Survey

* Your assessment is very important for improving the work of artificial intelligence, which forms the content of this project

Survey

Transcript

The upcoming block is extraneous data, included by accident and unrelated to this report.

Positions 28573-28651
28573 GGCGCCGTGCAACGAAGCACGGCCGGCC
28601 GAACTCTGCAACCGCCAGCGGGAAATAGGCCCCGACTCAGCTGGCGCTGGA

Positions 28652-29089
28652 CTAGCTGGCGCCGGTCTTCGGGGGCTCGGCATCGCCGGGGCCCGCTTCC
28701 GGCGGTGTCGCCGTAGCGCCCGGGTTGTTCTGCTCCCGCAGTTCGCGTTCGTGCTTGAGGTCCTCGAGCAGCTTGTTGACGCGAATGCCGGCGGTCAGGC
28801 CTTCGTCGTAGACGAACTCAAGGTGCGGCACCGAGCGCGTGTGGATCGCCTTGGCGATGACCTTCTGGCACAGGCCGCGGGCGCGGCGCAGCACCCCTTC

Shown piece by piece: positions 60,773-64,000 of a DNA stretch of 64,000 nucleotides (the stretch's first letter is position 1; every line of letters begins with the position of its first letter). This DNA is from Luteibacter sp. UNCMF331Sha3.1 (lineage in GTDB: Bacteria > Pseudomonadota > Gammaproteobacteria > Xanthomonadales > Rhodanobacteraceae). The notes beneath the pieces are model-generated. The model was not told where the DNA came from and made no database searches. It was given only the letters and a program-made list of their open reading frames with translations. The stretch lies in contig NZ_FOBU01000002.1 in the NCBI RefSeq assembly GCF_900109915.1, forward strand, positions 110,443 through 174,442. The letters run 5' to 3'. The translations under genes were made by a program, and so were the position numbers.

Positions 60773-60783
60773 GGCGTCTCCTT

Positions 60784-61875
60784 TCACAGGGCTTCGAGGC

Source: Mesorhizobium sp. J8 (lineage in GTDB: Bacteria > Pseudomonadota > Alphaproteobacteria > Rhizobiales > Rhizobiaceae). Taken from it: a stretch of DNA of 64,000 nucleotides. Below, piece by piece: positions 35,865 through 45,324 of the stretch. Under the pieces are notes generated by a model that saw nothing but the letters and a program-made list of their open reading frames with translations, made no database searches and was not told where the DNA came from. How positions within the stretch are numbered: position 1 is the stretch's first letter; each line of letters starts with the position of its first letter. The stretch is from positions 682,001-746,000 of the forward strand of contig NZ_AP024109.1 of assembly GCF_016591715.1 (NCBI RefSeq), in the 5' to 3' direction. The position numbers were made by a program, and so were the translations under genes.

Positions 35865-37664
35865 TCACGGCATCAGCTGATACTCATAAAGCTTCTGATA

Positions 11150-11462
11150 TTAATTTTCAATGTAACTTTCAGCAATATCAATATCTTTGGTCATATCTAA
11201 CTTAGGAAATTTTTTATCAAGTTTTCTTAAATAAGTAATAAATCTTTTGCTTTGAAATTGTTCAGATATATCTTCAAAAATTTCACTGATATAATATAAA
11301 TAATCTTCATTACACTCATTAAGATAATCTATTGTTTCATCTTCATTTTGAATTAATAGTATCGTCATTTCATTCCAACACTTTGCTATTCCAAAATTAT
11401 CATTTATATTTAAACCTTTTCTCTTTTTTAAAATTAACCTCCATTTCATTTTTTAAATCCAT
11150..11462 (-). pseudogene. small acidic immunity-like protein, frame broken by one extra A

Oscillator Dr.Debashis De Associate Professor West Bengal University of Technology 12-1 12-2 12-3 12-4 12-5 12-6 12-7 Introduction Classifications of Oscillators Circuit Analysis of a General Oscillator Conditions for Oscillation: Barkhausen- Criteria Tuned Oscillator Crystal Oscillator Applications of Oscillators In this chapter we will explore the working principle of the oscillator. Generally speaking, the oscillator produces sinusoidal and other waveforms. Beginning with a detailed circuit analysis of the oscillator, we will proceed to discuss the conditions and frequency of oscillation. Following this, the different types of oscillators— Tuned oscillator, Hartley oscillator, Colpitts oscillator, Clapp oscillator, Phase-shift oscillator, Crystal oscillator and Wien-bridge oscillator—will be examined with detailed mathematical analysis and illustrations. The chapter ends with an overview of the applications of the oscillator. An oscillator is an electronic system. It comprises active and passive circuit elements and sinusoidal produces repetitive waveforms at the output without the application of a direct external input signal to the circuit. It converts the dc power from the source to ac power in the load. A rectifier circuit converts ac to dc power, but an oscillator converts dc noise signal/power to its ac equivalent. The general form of a harmonic oscillator is an electronic amplifier with the output attached to a narrow-band electronic filter, and the output of the filter attached to the input of the amplifier. In this chapter, the oscillator analysis is done in two methods—first by a general analysis, considering all other circuits are the special form of a common generalized circuit and second, using the individual circuit KVL analysis. Oscillators are classified based on the type of the output waveform. If the generated waveform is sinusoidal or close to sinusoidal (with a certain frequency) then the oscillator is said to be a Sinusoidal Oscillator. If the output waveform is non-sinusoidal, which refers to square/saw-tooth waveforms, the oscillator is said to be a Relaxation Oscillator. An oscillator has a positive feedback with the loop gain infinite. Feedback-type sinusoidal oscillators can be classified as LC (inductor-capacitor) and RC (resistor- capacitor) oscillators. The classification of various oscillators is shown in Table 12-1. This section discusses the general oscillator circuit with a simple generalized analysis using the transistor, as shown in Fig. 12-2. An impedance z1 is connected between the base B and the emitter E, an impedance z2 is connected between the collector C and emitter E. To apply a positive feedback z3 is connected between the collector and the base terminal. All the other different oscillators can be analyzed as a special case of the generalized analysis of oscillator. The above generalized circuit of an oscillator is considered using a simple transistorequivalent circuit model. The current voltage expressions are expressed as follows: Advantages of Wien-Bridge Oscillator: 1. The frequency of oscillation can be easily varied just by changing RC network 2. High gain due to two-stage amplifier 3. Stability is high Disadvantages of Wien-Bridge Oscillator The main disadvantage of the Wien-bridge oscillator is that a high frequency of oscillation cannot be generated. Nyquist criterion states that if this closed curve passes through or encloses the point (1 + j0), the amplifier becomes unstable and oscillates. It is important to note that a positive feedback amplifier will not oscillate unless the Nyquist criterion is satisfied. In the steady state condition the loop gain becomes unity and the oscillations are sustained, the frequency of oscillations is controlled by the frequency-determining network of the oscillator. The RC and a LC combination circuits are used in oscillators to serve as the frequency-determining network. Let us summarize the key necessities of a feedback oscillator. 1. Amplifier with positive feedback produces a negative resistance in the system. 2. A frequency-determining network creates oscillations at certain required frequencies. 3. System non-linearity introduced by the devices contain the amplitude of oscillation. The circuit diagram of a tuned oscillator is shown in Fig. 12-10(a). The emitter by pass capacitor CE shunts the ac so that RE is omitted from the ac equivalent circuit of Fig. 12-10(b). The dc operating point of the transistor is determined by the resistances R1, R2 and RE, and supply voltage. The transistor gives a phase-shift of 1800. Circuit Analysis of Tuned Oscillator: Crystal oscillator is most commonly used oscillator with high-frequency stability. They are used for laboratory experiments, communication circuits and biomedical instruments. They are usually, fixed frequency oscillators where stability and accuracy are the primary considerations. In order to design a stable and accurate LC oscillator for the upper HF and higher frequencies it is absolutely necessary to have a crystal control; hence, the reason for crystal oscillators. Crystal oscillators are oscillators where the primary frequency determining element is a quartz crystal. Because of the inherent characteristics of the quartz crystal the crystal oscillator may be held to extreme accuracy of frequency stability. Temperature compensation may be applied to crystal oscillators to improve thermal stability of the crystal oscillator. The crystal size and cut determine the values of L, C, R and C'. The resistance R is the friction of the vibrating crystal, capacitance C is the compliance, and inductance L is the equivalent mass. The capacitance C' is the electrostatic capacitance between the mounted pair of electrodes with the crystal as the dielectric. Oscillators are a common element of almost all electronic circuits. They are used in various applications, and their use makes it possible for circuits and subsystems to perform numerous useful functions. In oscillator circuits, oscillation usually builds up from zero when power is first applied under linear circuit operation. The oscillator’s amplitude is kept from building up by limiting the amplifier saturation and various non-linear effects. Oscillator design and simulation is a complicated process. It is also extremely important and crucial to design a good and stable oscillator. Oscillators are commonly used in communication circuits. All the communication circuits for different modulation techniques—AM, FM, PM— the use of an oscillator is must. Oscillators are used as stable frequency sources in a variety of electronic applications. Oscillator circuits are used in computer peripherals, counters, timers, calculators, phase-locked loops, digital multi-metres, oscilloscopes, and numerous other applications. A common oscillator implementation is the voltagecontrolled oscillator (VCO) circuit, where an input tuning voltage is applied to an oscillator circuit and the tuning voltage adjusted to set the frequency at which the circuit oscillates. The VCO is the most widely used oscillator circuit and it produces an oscillatory output voltage. It provides a periodic signal, where the frequency of the periodic signal is related to the level of an input voltage control signal supplied to the VCO. A VCO is simply an oscillator having a frequency output that is proportional to an applied voltage. The centre frequency of a VCO is the frequency of the periodic output signal formed by the VCO when the input control voltage is set to a nominal level. The cascode crystal oscillator is composed of a Colpitts crystal oscillator and a base-common buffer amplifier in mobile circuits. In the cascode crystal oscillator, a temparature-independent voltage source biases the buffer amplifier and the bypass capaciter gets eliminated. GSM phones, set-top boxes and digital audio broadcasting equipments use oscillators. and digital audio roadcasting equipment use oscillators. 1. Oscillator converts dc to ac. 2. Oscillator has no input signal. 3. Oscillator behaviour is opposite to that of a rectifier. 4. The conditions and frequencies of oscillation are classified as: